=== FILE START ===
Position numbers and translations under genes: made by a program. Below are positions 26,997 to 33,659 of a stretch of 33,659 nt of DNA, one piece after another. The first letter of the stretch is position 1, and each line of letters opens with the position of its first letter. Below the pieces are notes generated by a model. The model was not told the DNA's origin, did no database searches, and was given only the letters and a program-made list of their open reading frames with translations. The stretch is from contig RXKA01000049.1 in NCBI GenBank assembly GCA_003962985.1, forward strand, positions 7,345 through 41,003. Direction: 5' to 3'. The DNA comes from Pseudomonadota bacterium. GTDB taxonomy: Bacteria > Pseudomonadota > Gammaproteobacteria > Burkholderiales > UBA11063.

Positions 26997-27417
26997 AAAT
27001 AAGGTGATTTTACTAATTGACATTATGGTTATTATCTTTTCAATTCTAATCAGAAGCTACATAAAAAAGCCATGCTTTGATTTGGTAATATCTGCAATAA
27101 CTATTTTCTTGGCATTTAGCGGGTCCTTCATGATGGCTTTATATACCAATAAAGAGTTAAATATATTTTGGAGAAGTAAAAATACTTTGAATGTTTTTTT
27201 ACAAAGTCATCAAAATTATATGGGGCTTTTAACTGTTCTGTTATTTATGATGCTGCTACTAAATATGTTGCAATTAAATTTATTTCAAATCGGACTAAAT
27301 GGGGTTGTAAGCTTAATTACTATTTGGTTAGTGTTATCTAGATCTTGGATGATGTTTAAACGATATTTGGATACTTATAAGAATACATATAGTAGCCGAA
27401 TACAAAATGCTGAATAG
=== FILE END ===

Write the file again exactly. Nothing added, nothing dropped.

Position numbers and translations under genes: made by a program. Below are positions 26,997 to 33,659 of a stretch of 33,659 nt of DNA, one piece after another. The first letter of the stretch is position 1, and each line of letters opens with the position of its first letter. Below the pieces are notes generated by a model. The model was not told the DNA's origin, did no database searches, and was given only the letters and a program-made list of their open reading frames with translations. The stretch is from contig RXKA01000049.1 in NCBI GenBank assembly GCA_003962985.1, forward strand, positions 7,345 through 41,003. Direction: 5' to 3'. The DNA comes from Pseudomonadota bacterium. GTDB taxonomy: Bacteria > Pseudomonadota > Gammaproteobacteria > Burkholderiales > UBA11063.

Positions 26997-27417
26997 AAAT
27001 AAGGTGATTTTACTAATTGACATTATGGTTATTATCTTTTCAATTCTAATCAGAAGCTACATAAAAAAGCCATGCTTTGATTTGGTAATATCTGCAATAA
27101 CTATTTTCTTGGCATTTAGCGGGTCCTTCATGATGGCTTTATATACCAATAAAGAGTTAAATATATTTTGGAGAAGTAAAAATACTTTGAATGTTTTTTT
27201 ACAAAGTCATCAAAATTATATGGGGCTTTTAACTGTTCTGTTATTTATGATGCTGCTACTAAATATGTTGCAATTAAATTTATTTCAAATCGGACTAAAT
27301 GGGGTTGTAAGCTTAATTACTATTTGGTTAGTGTTATCTAGATCTTGGATGATGTTTAAACGATATTTGGATACTTATAAGAATACATATAGTAGCCGAA
27401 TACAAAATGCTGAATAG